Wednesday, April 25, 2012

Let Justice Be Done To All...

The Temple of Justice is one of the three huge buildings that make up the triumvirate of the Capitol Hill complex, just southeast of Central Monrovia. The TOJ, which houses the Supreme Court, is a curious building, with an oblong tower connected to an arrangement of court houses. 

Dating from around 1960 and originally built by the Italians, the Temple was refurbished with assistance from the US government in 2008-2010. 

One notable aspect of this renovation, which had previously skipped my notice, was an alteration to the massive motto which is affixed to the narrow façade of the temple's central tower, which faces the street which bisects Capitol Hill. 

Historically, and until recently, the elevation had been arranged with the seal of the Republic, a large title head "TEMPLE OF JUSTICE" above a set of scales, underneath which it read, "LET JUSTICE BE DONE TO ALL MEN" which is, beyond the unsettling imagery of its passive-voice, commandeering construction, loaded with irony for a country whose people high and low have regularly inflicted great injustices upon one another and generally treated different groups unequally, sometimes perilously so.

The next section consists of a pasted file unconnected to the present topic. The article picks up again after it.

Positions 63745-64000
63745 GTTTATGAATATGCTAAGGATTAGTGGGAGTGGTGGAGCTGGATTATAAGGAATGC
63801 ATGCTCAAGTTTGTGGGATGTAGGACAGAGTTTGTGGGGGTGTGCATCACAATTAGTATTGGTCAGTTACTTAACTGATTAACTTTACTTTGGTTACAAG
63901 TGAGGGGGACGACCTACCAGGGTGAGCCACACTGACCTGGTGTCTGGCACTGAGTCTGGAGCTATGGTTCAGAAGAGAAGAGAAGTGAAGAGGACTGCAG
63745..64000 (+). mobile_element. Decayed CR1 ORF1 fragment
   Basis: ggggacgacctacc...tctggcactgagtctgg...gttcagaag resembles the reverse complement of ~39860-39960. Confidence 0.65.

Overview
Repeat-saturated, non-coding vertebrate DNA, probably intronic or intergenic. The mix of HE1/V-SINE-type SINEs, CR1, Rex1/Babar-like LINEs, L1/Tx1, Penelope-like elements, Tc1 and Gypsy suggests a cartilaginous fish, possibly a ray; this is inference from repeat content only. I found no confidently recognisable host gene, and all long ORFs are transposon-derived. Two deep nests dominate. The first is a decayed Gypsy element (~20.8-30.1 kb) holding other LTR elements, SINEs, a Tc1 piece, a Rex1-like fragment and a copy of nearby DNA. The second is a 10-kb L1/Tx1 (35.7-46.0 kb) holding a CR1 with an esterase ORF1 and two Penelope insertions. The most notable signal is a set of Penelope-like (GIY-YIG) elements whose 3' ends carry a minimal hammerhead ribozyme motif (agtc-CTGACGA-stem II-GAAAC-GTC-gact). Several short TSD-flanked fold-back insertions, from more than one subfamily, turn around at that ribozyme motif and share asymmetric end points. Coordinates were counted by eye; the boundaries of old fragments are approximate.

The last word is also a bit uncomfortable in 21st century English, as usage has moved away from employing "men" to stand-in adequately for "human beings" while amicably referencing that half of the species which are not, actually, men.

In response to that, and perhaps at the behest of the great many women in high levels of public service here in Liberia, from the President, to the Minister of Justice, to the American Ambassador, and the United Nations Special Representative to the Secretary General (the last two of whom have recently departed), the upgrading of the mid-century complex included an updating of the motto. (Here's a link to a nice blog post from a Liberian woman about witnessing this alteration). Today, the same wall reads, "LET JUSTICE BE DONE TO ALL" or more exactly:


In which the star acts as a sort of period, end of sentence, for the whole assemblage.

However, a popular joke around town is, that this is not just a decorative flourish, but actually part of the new meaning of the motto. For it reads, LET JUSTICE BE DONE TO ALL (STAR). Therefore, if you are not a star, or perhaps, one of the 'all stars,' then no justice will come to you under the current system. 

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